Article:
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Small update on looming MN political calendar changes

Small update on looming MN political calendar changes
Eric Black

Recent obscure actions in Washington increases the the likelihood of Minnesota moving its primary from the traditional second Tuesday in September up to at least the second Tuesday in August.

These calendar challenges will have substantial effects on the big 2010 race for Guv, but are mostly passing under the radar for now.

(Background paragraph from previous post: The pressure on the primary date comes from a provision in the U.S. Senate version of the Defense Authorization Act that sets a new earlier deadline for states to mail out absentee ballots to armed service members overseas. Secretary of State Mark Ritchie has said that if the new deadline for mailing out the overseas ballots passes, his office would not have time to verify primary results, print general election ballots and get them mailed. That will force Minnesota to move up its primary. The Legislature actually passed a bill last year that would have set an August primary, but Gov. Pawlenty vetoed it. Pawlenty now says that if a change is required to comply with federal law, he will sign it.)

So the latest development is that the federal change has passed two more steps and there is no reason to think it won’t become law. When last I wrote about it, it was contained in the Senate version of the must-pass Defense Authorization bill (slipped in there by Sen. Charles Schumer, whose state also has a very late primary date, even later than ours).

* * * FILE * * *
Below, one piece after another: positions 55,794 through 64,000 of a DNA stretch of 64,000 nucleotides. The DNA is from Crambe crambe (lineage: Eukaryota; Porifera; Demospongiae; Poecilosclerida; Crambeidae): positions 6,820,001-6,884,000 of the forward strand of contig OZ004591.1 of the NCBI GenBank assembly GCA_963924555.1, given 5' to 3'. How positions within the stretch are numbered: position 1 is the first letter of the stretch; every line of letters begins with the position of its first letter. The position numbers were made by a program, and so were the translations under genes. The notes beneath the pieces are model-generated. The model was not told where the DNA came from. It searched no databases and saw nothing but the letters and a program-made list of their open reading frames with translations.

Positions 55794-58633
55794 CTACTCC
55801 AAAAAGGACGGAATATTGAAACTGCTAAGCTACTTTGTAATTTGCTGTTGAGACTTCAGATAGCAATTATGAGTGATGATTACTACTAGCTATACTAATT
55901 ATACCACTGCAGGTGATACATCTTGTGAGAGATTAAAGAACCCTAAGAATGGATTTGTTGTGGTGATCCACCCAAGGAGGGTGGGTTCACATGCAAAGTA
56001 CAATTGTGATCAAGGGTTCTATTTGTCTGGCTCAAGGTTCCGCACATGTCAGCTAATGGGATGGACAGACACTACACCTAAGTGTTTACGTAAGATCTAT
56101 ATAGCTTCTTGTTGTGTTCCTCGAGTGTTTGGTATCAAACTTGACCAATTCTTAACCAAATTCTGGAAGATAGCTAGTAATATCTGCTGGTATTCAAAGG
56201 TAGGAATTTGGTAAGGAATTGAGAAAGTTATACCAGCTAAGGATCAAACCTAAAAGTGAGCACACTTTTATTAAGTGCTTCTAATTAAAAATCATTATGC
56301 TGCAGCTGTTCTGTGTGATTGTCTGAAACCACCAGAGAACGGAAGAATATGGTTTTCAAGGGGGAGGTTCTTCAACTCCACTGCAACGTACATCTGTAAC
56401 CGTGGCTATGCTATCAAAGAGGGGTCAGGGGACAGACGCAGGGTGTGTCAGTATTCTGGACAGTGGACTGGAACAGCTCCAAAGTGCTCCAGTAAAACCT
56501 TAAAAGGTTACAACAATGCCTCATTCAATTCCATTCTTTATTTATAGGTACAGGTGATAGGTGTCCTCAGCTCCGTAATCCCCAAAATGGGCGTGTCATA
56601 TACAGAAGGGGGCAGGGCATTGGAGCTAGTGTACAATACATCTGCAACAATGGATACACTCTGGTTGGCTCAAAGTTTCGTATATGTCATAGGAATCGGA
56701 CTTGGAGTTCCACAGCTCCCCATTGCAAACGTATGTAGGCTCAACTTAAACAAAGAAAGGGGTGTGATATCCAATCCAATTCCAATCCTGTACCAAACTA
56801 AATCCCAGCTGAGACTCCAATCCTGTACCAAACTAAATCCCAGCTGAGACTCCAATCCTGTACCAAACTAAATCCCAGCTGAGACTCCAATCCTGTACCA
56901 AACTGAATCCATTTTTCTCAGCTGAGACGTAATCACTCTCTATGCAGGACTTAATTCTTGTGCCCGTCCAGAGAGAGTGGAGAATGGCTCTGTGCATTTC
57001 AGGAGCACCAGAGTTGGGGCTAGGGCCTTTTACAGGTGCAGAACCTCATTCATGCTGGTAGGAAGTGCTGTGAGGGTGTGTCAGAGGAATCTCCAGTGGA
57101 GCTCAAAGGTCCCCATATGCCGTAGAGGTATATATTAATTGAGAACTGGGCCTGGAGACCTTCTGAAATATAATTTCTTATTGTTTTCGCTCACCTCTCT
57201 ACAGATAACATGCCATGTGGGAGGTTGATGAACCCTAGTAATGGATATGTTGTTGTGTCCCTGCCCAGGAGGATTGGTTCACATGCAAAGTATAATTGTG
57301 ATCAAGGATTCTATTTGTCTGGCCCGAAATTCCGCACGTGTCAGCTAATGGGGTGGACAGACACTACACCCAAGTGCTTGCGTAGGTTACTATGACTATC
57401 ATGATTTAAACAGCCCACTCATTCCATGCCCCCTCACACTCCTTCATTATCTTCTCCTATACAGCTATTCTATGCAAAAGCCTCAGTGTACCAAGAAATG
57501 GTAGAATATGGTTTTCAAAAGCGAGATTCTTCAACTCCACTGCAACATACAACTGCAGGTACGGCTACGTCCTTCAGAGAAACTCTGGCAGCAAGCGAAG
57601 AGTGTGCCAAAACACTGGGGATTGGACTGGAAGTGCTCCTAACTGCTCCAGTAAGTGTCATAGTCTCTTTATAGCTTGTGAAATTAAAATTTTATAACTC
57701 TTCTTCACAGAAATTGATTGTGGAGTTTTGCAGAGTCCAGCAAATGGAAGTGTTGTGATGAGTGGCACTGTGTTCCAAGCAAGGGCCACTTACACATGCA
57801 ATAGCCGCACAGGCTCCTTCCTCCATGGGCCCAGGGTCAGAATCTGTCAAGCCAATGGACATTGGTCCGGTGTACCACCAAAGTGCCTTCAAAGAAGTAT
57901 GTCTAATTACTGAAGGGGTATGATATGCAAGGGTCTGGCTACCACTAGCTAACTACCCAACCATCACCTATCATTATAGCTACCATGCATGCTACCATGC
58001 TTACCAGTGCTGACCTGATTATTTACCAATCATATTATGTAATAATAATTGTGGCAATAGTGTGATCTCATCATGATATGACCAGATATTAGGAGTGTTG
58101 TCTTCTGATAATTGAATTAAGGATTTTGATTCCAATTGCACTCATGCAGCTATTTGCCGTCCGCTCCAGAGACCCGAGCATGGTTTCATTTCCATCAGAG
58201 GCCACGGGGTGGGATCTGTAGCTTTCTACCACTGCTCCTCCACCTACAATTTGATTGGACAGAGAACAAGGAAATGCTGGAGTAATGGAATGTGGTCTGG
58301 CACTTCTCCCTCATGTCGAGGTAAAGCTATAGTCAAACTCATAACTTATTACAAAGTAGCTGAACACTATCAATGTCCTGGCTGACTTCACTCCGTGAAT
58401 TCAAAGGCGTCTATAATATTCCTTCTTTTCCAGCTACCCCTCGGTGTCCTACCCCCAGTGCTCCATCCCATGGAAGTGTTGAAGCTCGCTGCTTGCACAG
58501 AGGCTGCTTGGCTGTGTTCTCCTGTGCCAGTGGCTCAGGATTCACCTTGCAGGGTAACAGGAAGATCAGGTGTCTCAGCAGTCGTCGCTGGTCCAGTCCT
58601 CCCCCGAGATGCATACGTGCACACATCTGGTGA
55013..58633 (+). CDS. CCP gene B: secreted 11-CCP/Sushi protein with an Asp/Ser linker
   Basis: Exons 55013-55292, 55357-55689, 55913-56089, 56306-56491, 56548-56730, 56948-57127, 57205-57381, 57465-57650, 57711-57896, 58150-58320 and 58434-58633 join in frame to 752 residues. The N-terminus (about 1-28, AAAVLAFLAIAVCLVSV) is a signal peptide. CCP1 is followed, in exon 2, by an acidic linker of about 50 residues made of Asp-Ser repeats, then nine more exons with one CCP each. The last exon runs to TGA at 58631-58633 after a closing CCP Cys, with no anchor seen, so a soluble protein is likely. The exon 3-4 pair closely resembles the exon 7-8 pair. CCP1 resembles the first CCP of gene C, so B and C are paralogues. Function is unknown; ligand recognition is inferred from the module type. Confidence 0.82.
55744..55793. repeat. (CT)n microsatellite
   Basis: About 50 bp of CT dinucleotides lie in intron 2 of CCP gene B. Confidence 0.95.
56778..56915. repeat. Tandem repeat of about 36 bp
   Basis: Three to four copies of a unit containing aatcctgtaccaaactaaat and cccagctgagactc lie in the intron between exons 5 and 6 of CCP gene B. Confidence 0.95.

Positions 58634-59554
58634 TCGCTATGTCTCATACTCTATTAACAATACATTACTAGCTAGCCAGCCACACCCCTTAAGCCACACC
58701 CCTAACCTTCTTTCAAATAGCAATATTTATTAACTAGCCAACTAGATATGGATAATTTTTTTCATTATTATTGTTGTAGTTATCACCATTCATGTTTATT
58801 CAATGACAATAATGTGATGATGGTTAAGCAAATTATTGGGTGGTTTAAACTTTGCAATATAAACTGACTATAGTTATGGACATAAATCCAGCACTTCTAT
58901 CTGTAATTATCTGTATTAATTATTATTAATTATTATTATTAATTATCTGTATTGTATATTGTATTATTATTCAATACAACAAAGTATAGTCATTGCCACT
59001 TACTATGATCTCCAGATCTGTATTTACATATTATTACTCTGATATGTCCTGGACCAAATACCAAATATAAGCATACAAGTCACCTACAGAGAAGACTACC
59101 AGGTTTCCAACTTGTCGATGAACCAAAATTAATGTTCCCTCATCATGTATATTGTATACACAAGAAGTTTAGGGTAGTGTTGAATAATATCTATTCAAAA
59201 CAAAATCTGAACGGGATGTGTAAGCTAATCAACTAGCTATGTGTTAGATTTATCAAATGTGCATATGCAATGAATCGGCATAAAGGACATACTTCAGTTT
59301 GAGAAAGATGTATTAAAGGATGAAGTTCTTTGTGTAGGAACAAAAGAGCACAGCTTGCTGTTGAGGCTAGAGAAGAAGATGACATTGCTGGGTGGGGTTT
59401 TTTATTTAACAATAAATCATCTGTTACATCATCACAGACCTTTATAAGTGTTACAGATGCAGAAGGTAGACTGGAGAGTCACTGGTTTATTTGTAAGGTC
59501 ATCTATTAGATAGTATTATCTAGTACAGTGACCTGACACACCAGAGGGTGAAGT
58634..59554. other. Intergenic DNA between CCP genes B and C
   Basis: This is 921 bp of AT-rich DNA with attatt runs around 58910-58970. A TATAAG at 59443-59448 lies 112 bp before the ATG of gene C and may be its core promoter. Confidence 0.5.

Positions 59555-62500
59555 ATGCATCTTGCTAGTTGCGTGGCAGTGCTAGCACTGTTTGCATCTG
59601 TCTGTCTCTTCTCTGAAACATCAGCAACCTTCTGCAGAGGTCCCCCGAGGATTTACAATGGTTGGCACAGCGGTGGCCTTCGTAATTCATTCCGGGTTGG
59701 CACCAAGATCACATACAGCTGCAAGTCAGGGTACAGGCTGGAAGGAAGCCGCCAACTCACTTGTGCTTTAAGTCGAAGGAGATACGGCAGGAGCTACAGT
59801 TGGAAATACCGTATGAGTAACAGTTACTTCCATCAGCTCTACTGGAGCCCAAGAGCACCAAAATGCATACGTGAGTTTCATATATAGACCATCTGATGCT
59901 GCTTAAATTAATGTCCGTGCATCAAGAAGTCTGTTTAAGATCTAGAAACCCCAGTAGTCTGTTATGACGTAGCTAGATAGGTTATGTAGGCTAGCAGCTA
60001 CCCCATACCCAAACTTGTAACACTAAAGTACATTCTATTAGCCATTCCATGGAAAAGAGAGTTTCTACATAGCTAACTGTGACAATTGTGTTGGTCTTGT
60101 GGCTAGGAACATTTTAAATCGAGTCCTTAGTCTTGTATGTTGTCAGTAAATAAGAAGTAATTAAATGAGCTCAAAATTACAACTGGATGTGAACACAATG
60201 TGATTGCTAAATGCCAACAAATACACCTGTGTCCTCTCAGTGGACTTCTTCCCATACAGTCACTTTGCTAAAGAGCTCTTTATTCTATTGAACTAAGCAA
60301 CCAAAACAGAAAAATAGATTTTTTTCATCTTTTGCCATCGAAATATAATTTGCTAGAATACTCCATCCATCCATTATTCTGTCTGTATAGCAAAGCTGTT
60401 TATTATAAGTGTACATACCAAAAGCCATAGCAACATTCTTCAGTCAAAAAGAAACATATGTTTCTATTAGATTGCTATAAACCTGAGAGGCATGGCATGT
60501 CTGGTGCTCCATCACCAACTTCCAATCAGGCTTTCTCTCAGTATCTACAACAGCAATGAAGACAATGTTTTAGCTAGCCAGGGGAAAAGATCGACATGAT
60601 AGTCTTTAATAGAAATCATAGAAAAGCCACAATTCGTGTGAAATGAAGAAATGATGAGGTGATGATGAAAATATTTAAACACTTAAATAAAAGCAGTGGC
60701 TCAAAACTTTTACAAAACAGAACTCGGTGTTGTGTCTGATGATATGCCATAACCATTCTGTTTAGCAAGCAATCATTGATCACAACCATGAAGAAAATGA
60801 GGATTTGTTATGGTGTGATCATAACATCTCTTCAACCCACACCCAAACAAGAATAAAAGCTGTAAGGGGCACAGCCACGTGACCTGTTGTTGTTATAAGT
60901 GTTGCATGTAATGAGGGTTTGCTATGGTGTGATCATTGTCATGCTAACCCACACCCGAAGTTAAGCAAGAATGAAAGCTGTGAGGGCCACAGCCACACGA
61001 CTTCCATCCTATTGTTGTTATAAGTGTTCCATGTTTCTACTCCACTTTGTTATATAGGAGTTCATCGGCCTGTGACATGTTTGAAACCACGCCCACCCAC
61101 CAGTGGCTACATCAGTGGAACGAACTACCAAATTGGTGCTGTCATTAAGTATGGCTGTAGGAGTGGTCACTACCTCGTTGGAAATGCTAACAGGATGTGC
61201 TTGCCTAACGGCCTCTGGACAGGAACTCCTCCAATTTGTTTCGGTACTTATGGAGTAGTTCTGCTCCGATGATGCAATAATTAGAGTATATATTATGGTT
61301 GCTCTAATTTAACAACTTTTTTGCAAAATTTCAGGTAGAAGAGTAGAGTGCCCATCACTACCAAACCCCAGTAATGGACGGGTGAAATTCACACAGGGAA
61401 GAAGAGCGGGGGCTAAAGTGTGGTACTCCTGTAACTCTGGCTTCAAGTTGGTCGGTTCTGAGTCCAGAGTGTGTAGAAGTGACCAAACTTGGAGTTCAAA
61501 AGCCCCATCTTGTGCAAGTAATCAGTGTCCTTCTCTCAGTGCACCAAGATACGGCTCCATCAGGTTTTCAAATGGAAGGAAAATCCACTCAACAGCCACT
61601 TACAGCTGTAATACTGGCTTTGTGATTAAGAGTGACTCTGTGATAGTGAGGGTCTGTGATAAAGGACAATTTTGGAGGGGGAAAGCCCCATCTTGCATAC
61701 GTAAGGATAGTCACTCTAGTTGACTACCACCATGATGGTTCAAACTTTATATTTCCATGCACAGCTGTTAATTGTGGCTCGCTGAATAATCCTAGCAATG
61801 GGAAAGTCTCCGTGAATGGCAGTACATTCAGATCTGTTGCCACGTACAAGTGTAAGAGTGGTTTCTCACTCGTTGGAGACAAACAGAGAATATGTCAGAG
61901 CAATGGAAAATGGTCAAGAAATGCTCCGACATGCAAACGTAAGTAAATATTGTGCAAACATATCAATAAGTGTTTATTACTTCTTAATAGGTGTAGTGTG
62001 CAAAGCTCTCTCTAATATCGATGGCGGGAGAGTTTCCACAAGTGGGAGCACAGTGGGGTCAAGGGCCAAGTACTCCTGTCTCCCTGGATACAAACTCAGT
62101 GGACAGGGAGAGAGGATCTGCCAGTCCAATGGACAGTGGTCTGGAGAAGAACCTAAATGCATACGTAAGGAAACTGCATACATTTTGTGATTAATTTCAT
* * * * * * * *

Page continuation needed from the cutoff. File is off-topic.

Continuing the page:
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Since then, the bill has gone to conference, the House has acceded to the Senate on the soldier-ballot provision, the bill has passed out of conference committee and has passed in the full House.  All that remains is for the Senate to pass the conference report and Pres. Obama to sign the bill. All lights are green.

State Rep. Steve Simon (DFL-St. Louis Park) has been promoting a June primary date, but has said that at least for now, the Legislature will move the primary to the second Tuesday in August, which in 2010 would be Aug. 10.

If, as currently expected, the DFL has a seriously contested gubernatorial primary and the Repubs do not, the earlier primary date will presumably help the DFL by giving the party more time to recover from the primary and unite for November.